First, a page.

Ekiru's ten-year suspension reveals the intricate nature of doping within Kenyan athletics.


Ekiru’s ten-year suspension reveals the intricate nature of doping within Kenyan athletics.

athletics events, athletics games, athletics history

The imposing 10-year suspension handed down to Kenyan marathoner Titus Ekiru by the Athletics Integrity Unit (AIU) has unveiled another layer of the doping crisis that has gripped Kenya’s athletics scene for nearly a decade.

In a statement released in the Kenyan capital, the AIU clarified that this stringent penalty, the longest ever imposed on a Kenyan athlete, was the result of a thorough investigation. This inquiry unearthed that the 31-year-old athlete had actively obstructed the investigation into two failed drug tests. It was disclosed that Ekiru had colluded with a senior doctor in Nandi County, located in northwest Kenya, who administered triamcinolone acetonide injections to Ekiru on two separate occasions, namely April 29 and May 6, 2021, during unrecorded hospital visits.

The AIU statement revealed that the senior doctor contended that these visits went undocumented by the hospital because Ekiru had arrived early in the morning before the registration offices were open. Consequently, Ekiru tested positive for prohibited substances or their metabolites and faces a ban from June 28, 2022, to June 27, 2032.

The AIU also announced that all of Ekiru’s results from May 16, 2021, onwards have been disqualified, leading to the forfeiture of prizes and earnings. This includes his remarkable victory in the 2021 Milan Marathon, where he clocked 2:02:57, a performance that would have ranked him as the seventh-fastest marathoner of all time. Likewise, his triumph in the Abu Dhabi marathon in 2021, where he finished in 2:06:13, has been nullified, erasing his name from the record books.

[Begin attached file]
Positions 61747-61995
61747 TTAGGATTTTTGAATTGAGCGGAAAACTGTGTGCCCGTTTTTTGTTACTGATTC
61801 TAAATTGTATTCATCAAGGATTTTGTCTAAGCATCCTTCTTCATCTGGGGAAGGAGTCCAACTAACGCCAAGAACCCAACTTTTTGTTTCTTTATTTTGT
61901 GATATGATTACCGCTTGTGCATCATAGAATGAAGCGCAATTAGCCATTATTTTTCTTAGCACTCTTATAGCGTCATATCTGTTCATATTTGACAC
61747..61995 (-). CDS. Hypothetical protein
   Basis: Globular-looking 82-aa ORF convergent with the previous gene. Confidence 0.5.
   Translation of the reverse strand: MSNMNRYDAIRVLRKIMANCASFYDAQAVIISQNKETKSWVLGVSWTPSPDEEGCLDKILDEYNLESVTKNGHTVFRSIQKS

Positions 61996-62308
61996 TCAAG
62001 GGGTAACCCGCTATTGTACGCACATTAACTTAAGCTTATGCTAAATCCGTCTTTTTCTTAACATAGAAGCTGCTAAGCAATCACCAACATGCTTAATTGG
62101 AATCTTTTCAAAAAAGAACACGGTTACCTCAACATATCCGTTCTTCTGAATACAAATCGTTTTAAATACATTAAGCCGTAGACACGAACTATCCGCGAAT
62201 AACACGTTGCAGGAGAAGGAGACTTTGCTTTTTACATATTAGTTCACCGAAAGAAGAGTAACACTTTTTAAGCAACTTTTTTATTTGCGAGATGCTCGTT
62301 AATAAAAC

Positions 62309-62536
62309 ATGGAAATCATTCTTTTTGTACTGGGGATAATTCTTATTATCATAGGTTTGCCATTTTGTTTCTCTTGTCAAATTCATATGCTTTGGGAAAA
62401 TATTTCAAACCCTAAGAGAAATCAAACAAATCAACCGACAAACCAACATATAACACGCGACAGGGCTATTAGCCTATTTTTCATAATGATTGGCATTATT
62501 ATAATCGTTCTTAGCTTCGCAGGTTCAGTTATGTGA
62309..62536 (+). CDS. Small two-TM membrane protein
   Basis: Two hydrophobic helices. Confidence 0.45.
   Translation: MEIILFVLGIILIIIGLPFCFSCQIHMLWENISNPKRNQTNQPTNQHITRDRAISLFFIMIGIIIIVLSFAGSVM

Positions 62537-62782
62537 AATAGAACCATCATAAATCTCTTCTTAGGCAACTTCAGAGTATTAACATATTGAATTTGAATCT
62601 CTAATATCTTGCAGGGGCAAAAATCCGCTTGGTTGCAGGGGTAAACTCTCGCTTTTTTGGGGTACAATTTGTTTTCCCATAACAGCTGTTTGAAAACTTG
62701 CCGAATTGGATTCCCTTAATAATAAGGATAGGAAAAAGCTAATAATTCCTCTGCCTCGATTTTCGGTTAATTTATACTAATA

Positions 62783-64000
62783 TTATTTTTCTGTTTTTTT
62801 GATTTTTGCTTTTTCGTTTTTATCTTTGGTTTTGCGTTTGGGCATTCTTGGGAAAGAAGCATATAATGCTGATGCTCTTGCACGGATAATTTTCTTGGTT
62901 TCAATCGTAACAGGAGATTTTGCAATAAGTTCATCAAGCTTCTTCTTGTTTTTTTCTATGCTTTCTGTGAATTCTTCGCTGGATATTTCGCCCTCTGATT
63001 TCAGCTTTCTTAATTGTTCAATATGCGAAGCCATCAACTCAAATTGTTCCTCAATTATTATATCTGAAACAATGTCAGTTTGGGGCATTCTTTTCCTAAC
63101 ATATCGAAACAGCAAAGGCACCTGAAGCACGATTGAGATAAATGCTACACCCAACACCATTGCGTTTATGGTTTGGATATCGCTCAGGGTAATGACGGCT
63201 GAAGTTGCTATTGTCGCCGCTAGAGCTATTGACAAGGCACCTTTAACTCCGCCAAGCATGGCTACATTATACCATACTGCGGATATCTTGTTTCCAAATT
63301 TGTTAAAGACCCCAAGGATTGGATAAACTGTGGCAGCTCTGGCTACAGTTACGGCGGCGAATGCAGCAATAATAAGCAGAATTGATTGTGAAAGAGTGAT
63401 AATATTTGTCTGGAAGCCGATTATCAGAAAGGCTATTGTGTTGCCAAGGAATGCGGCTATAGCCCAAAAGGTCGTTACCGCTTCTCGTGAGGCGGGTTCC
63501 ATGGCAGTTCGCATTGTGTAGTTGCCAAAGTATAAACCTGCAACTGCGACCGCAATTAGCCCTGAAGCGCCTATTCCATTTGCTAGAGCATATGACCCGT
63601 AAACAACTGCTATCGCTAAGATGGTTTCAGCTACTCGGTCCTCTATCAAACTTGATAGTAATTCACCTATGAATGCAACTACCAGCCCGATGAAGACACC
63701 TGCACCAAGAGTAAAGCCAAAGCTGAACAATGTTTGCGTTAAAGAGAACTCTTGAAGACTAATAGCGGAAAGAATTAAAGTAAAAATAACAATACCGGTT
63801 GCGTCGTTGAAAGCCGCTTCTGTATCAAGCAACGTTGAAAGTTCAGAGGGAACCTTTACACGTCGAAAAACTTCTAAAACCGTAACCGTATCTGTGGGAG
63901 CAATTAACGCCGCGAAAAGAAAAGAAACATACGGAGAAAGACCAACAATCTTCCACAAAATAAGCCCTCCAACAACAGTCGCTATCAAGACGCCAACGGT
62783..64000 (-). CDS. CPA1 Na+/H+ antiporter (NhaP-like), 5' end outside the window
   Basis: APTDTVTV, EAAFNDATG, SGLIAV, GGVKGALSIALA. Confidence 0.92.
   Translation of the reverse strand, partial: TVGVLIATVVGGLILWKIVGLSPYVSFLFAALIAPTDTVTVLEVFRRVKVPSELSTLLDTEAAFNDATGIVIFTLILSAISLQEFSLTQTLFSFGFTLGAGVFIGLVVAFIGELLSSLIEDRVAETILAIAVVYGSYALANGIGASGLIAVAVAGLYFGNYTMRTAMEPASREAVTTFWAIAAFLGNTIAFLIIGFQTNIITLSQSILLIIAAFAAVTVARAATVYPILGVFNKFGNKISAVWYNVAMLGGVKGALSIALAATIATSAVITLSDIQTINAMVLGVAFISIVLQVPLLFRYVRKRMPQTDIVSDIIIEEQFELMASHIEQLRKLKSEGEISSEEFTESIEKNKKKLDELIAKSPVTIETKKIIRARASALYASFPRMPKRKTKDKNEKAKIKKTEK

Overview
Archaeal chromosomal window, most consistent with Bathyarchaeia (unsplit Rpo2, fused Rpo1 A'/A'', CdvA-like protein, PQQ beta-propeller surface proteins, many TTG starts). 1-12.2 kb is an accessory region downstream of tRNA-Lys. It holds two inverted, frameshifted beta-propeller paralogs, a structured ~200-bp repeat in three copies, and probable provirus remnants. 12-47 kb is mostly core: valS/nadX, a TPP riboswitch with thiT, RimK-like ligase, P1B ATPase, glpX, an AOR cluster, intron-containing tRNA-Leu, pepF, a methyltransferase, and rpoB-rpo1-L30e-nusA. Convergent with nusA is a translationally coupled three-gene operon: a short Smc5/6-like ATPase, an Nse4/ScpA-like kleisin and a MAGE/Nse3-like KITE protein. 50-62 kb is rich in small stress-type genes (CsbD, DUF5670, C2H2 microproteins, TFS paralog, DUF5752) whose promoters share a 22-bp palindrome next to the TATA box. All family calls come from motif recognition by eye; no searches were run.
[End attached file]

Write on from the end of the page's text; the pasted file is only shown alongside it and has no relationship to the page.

In a detailed report released in May, the AIU expressed its growing concern that doping in Kenya had evolved from isolated incidents into a complex and highly profitable industry, with cheaters reaping substantial financial rewards. Ekiru’s case now highlights the depth of this crisis, leading to Kenya being categorized as a high-risk country for athlete doping since 2017.

Reflecting on Ekiru’s case, local television journalist James Wokabi expressed his astonishment on social media, emphasizing the athlete’s extensive efforts to conceal his misdeeds and the relentless determination of the AIU and the Anti-Doping Agency of Kenya (ADAK) in uncovering the truth.

Prior to his downfall, Ekiru had secured victories in marathons in Seville (2017), San Diego, Mexico City, and Honolulu (all in 2018), and repeated his success in Milan and Honolulu in 2021. He also clinched the Half Marathon gold medal for Kenya at the 2019 All-Africa Games in Rabat, Morocco.

This case serves as a stark reminder of the pervasive issue of doping in the world of athletics, underlining the critical role that rigorous investigations and anti-doping organizations play in preserving the integrity of the sport.


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